Why would someone (i.e. a woman) want to work for you?

    Look at your recruitment practices – is the work interesting and varied? How are your job advertisements worded – are they inclusive? Consider where you advertised – are adverts reaching the wider market to include women?

    Are you flexible? In 2023, and especially since the pandemic, people are looking for more than a job – they want variety. They’re looking at the whole organisation and what it stands for, they want benefits and they want, and need, flexibility. Have you considered different ways in which roles can be carried out, or are you still insisting someone sit in an office to make sales calls?

    Give us a call to discuss ways in which you can ensure your organisation that people are falling over themselves to work for.


    Are you a family-friendly employer?

    60% of professional women leave their employer within a year of returning after maternity leave. 60%.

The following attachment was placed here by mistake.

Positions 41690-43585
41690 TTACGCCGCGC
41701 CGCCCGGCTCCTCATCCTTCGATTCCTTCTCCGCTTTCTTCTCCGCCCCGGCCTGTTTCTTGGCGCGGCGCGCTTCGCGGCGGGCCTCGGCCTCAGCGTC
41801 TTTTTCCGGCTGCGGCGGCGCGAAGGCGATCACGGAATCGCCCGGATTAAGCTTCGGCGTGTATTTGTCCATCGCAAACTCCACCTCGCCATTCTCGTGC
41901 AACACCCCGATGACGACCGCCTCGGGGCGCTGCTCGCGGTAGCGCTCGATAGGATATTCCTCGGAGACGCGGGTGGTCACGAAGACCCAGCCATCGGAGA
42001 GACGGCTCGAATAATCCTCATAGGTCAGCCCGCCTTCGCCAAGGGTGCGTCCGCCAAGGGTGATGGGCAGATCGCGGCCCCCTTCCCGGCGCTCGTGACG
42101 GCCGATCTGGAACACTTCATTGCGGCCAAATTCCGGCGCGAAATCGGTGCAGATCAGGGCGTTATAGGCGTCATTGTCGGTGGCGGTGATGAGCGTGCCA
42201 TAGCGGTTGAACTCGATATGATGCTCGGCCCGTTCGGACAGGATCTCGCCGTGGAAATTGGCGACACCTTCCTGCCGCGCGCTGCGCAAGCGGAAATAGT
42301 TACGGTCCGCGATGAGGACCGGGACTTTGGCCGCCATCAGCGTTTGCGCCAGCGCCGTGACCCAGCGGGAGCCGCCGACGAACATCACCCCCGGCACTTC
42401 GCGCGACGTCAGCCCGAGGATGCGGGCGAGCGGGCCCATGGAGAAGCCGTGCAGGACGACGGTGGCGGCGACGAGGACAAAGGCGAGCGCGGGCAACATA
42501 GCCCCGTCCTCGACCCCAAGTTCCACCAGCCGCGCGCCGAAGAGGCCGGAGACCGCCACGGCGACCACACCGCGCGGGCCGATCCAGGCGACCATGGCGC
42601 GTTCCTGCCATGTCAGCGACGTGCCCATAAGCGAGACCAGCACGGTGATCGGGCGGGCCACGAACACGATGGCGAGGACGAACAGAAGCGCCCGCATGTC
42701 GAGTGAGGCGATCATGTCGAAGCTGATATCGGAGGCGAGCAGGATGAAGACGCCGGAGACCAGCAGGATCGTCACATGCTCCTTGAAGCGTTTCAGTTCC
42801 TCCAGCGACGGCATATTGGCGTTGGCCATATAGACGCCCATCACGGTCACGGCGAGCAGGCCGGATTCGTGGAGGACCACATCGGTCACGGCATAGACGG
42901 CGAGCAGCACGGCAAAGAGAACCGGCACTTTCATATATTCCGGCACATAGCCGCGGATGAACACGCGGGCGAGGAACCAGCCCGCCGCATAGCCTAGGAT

Every year 54,000 new mums feel forced to leave their jobs. Looking at the facts, this doesn’t make sense to good business, does it?

    I’m not going to go into detail on why childcare costs affect women more than men, a simple internet search will give you all the data you need to back that up.

    Childcare costs are now an issue more so than ever. Charity Pregnant then Screwed report that one in four parents (who use formal childcare) report the cost is more than 75% of take home pay and one in five report their childcare costs are more than half their household income and 11% are using debt to cover these costs.

    How flexible can you be in terms of working hours? Can you offer childcare vouchers to help with the cost of childcare? What are your policies on time off?

    Being a family friendly employer isn’t just about complying with employment legislation but going that extra mile and being supportive of parents.